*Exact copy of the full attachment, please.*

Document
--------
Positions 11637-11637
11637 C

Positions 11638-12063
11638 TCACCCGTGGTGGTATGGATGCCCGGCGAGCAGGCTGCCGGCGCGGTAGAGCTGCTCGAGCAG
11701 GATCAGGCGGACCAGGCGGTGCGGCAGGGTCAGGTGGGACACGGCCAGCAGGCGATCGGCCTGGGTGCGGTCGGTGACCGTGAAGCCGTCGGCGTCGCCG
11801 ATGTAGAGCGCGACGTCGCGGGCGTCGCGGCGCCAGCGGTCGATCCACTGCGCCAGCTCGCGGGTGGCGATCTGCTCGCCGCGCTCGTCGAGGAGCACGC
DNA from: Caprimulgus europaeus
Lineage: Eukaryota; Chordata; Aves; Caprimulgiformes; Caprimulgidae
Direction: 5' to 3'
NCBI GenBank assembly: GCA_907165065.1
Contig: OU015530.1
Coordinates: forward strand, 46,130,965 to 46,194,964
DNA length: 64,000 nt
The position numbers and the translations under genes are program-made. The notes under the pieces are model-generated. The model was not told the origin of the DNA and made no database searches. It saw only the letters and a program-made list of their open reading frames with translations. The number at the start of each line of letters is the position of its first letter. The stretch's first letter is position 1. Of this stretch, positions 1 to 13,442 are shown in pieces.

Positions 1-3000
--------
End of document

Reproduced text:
Positions 11637-11637
11637 C

Positions 11638-12063
11638 TCACCCGTGGTGGTATGGATGCCCGGCGAGCAGGCTGCCGGCGCGGTAGAGCTGCTCGAGCAG
11701 GATCAGGCGGACCAGGCGGTGCGGCAGGGTCAGGTGGGACACGGCCAGCAGGCGATCGGCCTGGGTGCGGTCGGTGACCGTGAAGCCGTCGGCGTCGCCG
11801 ATGTAGAGCGCGACGTCGCGGGCGTCGCGGCGCCAGCGGTCGATCCACTGCGCCAGCTCGCGGGTGGCGATCTGCTCGCCGCGCTCGTCGAGGAGCACGC
DNA from: Caprimulgus europaeus
Lineage: Eukaryota; Chordata; Aves; Caprimulgiformes; Caprimulgidae
Direction: 5' to 3'
NCBI GenBank assembly: GCA_907165065.1
Contig: OU015530.1
Coordinates: forward strand, 46,130,965 to 46,194,964
DNA length: 64,000 nt
The position numbers and the translations under genes are program-made. The notes under the pieces are model-generated. The model was not told the origin of the DNA and made no database searches. It saw only the letters and a program-made list of their open reading frames with translations. The number at the start of each line of letters is the position of its first letter. The stretch's first letter is position 1. Of this stretch, positions 1 to 13,442 are shown in pieces.

Positions 1-3000